1911 Encyclopædia Britannica/Lobachevskiy, Nicolas Ivanovich

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LOBACHEVSKIY, NICOLAS IVANOVICH (1793–1856), Russian mathematician, was born at Makariev, Nizhniy-Novgorod, on the 2nd of November (N.S.) 1793. His father died about 1800, and his mother, who was left in poor circumstances, removed to Kazan with her three sons. In 1807 Nicolas, the second boy, entered as a student in the University of Kazan, then recently established. Five years later, having completed the curriculum, he began to take part in the teaching, becoming assistant professor in 1814 and extraordinary professor two years afterwards. In 1823 he succeeded to the ordinary professorship of mathematics, and retained the chair until about 1846, when he seems to have fallen into official disfavour. At that time his connexion with the university to which he had devoted his life practically came to an end, except that in 1855, at the celebration of his jubilee, he brought it as a last tribute his Pangéométrie, in which he summarized the results of his geometrical studies. This work was translated into German by H. Liebmann in 1902. He died at Kazan on the 24th of February (N.S.) 1856. Lobachevskiy was one of the first thinkers to apply a critical treatment to the fundamental axioms of geometry, and he thus became a pioneer of the modern geometries which deal with space other than as treated by Euclid. His first contribution to non-Euclidian geometry is believed to have been given in a lecture at Kazan in 1826, but the subject is treated in many of his subsequent memoirs, among which may be mentioned the Geometrische Untersuchungen zur Theorie der Parallellinien (Berlin, 1840, and a new edition in 1887), and the Pangéométrie already referred to, which in the subtitle is described as a précis of geometry founded on a general and rigorous theory of parallels. (See Geometry, § Non-Euclidean, and Geometry, § Axioms of.) In addition to his geometrical studies, he made various contributions to other branches of mathematical science, among them being an elaborate treatise on algebra (Kazan, 1834). Besides being a geometer of power and originality, Lobachevskiy was an excellent man of business. Under his administration the University of Kazan prospered as it had never done before; and he not only organized the teaching staff to a high degree of efficiency, but arranged and enriched its library, furnished instruments for its observatory, collected specimens for its museums and provided it with proper buildings. In order to be able to supervise the erection of the last, he studied architecture, with such effect, it is said, that he was able to carry out the plans at a cost considerably below the original estimates.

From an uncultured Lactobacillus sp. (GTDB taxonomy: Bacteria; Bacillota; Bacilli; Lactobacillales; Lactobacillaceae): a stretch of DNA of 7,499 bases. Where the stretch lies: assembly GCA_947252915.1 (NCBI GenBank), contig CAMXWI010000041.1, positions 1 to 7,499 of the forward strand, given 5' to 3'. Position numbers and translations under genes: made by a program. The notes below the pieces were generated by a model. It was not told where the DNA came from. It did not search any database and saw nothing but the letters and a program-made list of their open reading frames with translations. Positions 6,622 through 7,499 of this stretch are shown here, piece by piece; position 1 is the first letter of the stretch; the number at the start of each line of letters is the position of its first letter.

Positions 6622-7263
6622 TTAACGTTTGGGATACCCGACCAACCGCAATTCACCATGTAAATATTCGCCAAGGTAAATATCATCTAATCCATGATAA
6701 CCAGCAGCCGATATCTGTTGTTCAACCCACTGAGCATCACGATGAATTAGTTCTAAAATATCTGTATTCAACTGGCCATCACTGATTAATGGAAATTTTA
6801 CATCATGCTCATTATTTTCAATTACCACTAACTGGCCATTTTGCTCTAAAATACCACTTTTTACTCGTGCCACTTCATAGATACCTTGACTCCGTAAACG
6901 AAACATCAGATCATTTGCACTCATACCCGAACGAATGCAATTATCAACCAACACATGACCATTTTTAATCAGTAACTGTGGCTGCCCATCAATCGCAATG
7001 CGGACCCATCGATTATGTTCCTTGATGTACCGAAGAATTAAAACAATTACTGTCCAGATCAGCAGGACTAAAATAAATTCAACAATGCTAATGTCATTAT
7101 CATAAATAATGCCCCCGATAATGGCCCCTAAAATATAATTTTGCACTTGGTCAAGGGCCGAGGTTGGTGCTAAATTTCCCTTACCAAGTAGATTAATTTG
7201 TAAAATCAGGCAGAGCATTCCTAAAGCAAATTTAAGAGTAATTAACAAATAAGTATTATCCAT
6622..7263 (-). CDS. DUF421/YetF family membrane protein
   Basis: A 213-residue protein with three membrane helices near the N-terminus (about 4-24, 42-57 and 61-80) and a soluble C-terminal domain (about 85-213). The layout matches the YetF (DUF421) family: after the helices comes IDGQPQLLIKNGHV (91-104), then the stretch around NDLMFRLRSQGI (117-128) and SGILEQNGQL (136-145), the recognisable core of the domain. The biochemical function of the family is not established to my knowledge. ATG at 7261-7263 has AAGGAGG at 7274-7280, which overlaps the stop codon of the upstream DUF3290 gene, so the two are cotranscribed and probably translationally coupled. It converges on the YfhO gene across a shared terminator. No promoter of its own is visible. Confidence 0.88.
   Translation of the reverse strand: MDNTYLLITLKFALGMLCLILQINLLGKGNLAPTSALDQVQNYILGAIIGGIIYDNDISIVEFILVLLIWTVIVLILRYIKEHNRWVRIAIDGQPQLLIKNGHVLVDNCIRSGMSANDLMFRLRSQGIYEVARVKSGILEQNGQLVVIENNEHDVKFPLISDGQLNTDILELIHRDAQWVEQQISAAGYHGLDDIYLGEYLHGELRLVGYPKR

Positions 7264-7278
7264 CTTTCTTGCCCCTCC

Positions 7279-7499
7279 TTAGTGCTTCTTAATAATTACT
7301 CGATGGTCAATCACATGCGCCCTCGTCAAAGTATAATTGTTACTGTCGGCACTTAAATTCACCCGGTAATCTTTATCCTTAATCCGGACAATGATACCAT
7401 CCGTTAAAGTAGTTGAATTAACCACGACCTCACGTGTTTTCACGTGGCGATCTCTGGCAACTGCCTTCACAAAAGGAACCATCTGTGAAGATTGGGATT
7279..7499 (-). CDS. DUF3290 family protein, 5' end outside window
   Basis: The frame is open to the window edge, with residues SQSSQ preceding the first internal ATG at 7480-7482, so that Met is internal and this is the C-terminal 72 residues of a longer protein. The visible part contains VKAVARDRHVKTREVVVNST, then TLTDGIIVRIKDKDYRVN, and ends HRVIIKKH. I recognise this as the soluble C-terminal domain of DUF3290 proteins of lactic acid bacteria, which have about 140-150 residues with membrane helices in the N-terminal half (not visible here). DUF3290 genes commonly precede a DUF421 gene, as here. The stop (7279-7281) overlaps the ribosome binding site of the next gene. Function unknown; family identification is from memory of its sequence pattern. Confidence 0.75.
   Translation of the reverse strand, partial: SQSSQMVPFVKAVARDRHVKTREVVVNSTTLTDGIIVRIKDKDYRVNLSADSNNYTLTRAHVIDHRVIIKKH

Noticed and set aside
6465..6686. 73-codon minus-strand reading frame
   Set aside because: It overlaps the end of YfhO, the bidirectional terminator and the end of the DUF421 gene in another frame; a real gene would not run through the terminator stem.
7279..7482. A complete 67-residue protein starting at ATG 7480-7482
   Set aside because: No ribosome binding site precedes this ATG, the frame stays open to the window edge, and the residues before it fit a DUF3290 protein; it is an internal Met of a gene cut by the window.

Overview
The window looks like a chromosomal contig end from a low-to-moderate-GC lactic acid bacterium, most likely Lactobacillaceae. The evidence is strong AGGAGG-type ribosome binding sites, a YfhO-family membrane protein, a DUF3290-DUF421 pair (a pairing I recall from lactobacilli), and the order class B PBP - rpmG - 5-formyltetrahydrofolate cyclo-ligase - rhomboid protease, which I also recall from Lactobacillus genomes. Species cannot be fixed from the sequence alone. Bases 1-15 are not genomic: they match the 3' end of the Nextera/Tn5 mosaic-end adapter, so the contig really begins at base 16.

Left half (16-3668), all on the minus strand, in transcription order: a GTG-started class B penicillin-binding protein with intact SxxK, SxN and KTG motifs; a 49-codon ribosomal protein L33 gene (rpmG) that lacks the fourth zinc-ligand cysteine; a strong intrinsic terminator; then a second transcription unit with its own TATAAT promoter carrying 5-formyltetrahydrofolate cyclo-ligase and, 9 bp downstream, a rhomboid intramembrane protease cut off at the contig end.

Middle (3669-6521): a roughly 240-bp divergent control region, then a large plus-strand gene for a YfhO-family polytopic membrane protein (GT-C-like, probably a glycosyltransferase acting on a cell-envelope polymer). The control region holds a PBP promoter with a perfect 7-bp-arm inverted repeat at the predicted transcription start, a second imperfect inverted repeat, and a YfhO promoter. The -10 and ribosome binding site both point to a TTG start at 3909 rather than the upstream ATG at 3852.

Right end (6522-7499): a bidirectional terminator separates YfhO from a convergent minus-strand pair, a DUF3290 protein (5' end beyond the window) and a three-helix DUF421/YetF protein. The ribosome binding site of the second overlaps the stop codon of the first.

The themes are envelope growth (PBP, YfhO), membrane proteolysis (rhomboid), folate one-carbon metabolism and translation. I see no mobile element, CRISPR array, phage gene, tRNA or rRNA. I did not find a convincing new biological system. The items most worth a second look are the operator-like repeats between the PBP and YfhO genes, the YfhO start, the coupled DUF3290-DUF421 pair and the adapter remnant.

See F. Engel, N. I. Lobatchewsky (Leipzig, 1899).